Southside wins food collection drive
Published 12:00 am Friday, January 30, 2004
Southside High collected the largest amount of food of any of 27 Selma and Dallas County public and private schools that participated – 2,423 of the total 14,452 pounds collected – and the top class was also from Southside – the Jobs for Alabama’s Graduates (JAG) class taught by Dorothy Adams, JAG specialist on Southside’s faculty, which collected 804 pounds.
The school and the class were
honored on the Southside Campus by Selma Area Food Bank Executive Director Buddy Wiltsie. The school received a framed certificate and the class a check for $100.
JAG president, Darlene Atkins, a Southside senior, commented on the award: &uot;We had a goal to accomplish. The class worked as a team. We put our leadership skills together and we accomplished the goal.&uot;
Adams, who has taught at Southside for 34 years in the fields of physical education, government, economics and now the JAG program, said the class set a goal of 3,000 cans to be collected during the month of November. &uot;We saw it as a positive goal that would make a difference in our community,&uot; she said. Students read the newspaper and made themselves aware of the critical food shortage reported this past fall, which continues (see story accompanying this article).
Planning began in October, she said, and class members went to each classroom and enlisted the firm support of teacher and students. At the beginning of November a box for food collection was placed in each room, along with a flyer describing the purpose and goal of the program. Also included was information from the food bank.
The flyer set forth prizes that would be awarded in the school for the classes collecting the most food: first place, a pizza party, beverage and certificate; second place, hamburgers and fries plus a beverage and a certificate; and third place, popcorn and beverage and a certificate. At the end of the drive, representatives of the JAG program went to the three top classes with the announcement of their awards.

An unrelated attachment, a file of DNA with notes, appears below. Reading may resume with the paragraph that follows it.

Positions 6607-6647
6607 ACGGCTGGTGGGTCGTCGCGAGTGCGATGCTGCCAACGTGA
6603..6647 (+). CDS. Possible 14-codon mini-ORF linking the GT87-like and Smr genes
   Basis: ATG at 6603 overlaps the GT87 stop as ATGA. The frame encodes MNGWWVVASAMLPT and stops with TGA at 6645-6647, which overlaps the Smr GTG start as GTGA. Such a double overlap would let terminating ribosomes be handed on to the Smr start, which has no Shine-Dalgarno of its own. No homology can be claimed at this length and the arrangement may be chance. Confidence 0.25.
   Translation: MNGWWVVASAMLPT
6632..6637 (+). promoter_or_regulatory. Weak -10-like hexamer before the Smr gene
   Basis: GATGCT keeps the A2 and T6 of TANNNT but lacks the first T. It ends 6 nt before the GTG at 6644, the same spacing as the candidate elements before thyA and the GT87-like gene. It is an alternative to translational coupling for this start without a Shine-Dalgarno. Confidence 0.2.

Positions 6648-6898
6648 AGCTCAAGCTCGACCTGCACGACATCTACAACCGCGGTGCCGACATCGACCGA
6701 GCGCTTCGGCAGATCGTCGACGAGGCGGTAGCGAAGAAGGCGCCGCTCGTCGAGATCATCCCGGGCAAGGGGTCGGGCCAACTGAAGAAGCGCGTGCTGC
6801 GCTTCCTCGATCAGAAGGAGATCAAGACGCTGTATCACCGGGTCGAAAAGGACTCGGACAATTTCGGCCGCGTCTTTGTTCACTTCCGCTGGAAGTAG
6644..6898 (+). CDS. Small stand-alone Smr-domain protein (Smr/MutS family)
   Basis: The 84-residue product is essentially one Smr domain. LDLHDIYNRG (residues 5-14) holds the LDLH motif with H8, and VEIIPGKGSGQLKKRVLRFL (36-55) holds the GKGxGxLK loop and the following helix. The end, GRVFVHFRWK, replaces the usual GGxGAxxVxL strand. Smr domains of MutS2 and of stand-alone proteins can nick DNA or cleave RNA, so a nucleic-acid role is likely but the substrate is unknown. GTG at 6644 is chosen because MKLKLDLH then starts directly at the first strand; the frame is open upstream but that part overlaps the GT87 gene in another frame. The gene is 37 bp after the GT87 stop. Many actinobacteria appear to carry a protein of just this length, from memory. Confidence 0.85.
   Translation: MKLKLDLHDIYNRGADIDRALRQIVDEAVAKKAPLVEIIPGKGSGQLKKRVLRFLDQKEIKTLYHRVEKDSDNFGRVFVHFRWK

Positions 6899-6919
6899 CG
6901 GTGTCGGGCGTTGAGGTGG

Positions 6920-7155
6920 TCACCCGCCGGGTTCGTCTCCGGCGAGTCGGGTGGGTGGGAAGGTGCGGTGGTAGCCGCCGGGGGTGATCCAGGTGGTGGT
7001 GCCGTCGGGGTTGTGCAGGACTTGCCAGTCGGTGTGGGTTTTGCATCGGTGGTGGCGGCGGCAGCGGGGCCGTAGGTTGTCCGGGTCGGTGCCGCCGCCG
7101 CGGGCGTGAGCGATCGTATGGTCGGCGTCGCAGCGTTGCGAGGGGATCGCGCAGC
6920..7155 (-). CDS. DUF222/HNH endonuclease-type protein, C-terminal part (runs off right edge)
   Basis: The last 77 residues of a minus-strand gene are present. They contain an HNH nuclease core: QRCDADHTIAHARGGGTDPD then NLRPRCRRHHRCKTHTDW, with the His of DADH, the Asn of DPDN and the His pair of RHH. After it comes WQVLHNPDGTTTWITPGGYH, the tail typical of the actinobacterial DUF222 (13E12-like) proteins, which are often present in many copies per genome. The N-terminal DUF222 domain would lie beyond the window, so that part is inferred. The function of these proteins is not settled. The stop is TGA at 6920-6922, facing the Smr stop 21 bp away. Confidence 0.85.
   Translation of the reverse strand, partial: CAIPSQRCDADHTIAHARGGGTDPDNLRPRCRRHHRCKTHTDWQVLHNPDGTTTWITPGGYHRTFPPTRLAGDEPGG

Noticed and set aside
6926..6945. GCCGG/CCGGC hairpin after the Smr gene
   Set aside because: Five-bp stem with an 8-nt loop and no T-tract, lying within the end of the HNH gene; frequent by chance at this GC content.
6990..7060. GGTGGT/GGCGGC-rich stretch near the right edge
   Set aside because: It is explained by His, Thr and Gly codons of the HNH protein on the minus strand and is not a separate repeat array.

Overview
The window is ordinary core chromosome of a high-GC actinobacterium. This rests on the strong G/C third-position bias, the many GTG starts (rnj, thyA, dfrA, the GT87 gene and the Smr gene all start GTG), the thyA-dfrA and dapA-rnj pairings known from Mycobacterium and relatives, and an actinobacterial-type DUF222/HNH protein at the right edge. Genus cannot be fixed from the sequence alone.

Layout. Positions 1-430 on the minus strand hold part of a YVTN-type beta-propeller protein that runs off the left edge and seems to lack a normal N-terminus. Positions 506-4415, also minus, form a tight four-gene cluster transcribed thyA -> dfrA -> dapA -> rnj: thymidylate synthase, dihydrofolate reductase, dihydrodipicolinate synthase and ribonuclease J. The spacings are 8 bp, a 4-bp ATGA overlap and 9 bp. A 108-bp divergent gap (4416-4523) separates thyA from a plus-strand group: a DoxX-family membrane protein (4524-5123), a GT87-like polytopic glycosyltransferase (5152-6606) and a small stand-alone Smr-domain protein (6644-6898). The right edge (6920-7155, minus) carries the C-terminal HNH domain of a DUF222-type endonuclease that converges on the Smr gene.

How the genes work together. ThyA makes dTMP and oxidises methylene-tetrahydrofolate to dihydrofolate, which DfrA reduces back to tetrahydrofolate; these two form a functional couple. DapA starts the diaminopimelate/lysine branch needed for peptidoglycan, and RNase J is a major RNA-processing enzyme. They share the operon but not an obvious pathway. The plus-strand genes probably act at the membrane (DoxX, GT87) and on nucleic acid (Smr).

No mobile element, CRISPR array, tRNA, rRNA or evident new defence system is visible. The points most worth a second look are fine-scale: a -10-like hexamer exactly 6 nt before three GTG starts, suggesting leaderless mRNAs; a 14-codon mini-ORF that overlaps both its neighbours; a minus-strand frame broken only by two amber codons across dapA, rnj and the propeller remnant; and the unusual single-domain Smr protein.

Smith said that area food distributors were also approached, especially those that had employees who were students at Southside. Food World and Winn-Dixie each made contributions, along with the Selma Exchange Club that frequently partners with JAG in its ongoing activities in the community. Smith said that not every business approached contributed but in one case, even though the store did not contribute, the manager did.
Principal Gary Crum told Wiltsie how pleased the school was to receive the awards and how proud he was of Mrs. Smith’s class and all other classes who put Southside over the top.
The JAG program which is now functioning in 26 states, according to Smith, has been in Alabama for eight years and a part of Southside’s program for seven. Its mission is to assist seniors in graduating from high school and in finding and keeping quality jobs through a state-supported school-to-work transition system. The program is also in place at Keith High School, she said.
JAG is a 21-month program for seniors only, though juniors also participate in some other schools. It has three requirements for each participant: to enroll in a college or technical school, to enter the military or to enter the workforce with a quality job following graduation. Upon graduation, the school continues to work with the students for a year to ensure a positive outcome. The curriculum includes 30 competencies that each student is expected to achieve by graduation.
Students are also part of a student-led Career Association that parallels classroom instruction and student activities in the community, including charitable work, such as participation in the food drive.
Wiltsie is also in process of taking awards around to other classes and schools. Second place in the classroom division was Amanda Foxhall’s class at Dallas County High School (787 pounds) and Johnnie Harrison’s class at Martin Middle School (629 pounds). Numbers two and three, respectively, in the school division were Morgan Academy (1,805 pounds) and Martin Middle School (1,469 pounds).
The second- and third-place classes will receive checks for $50 and $25, respectively, from the Selma Area Food Bank.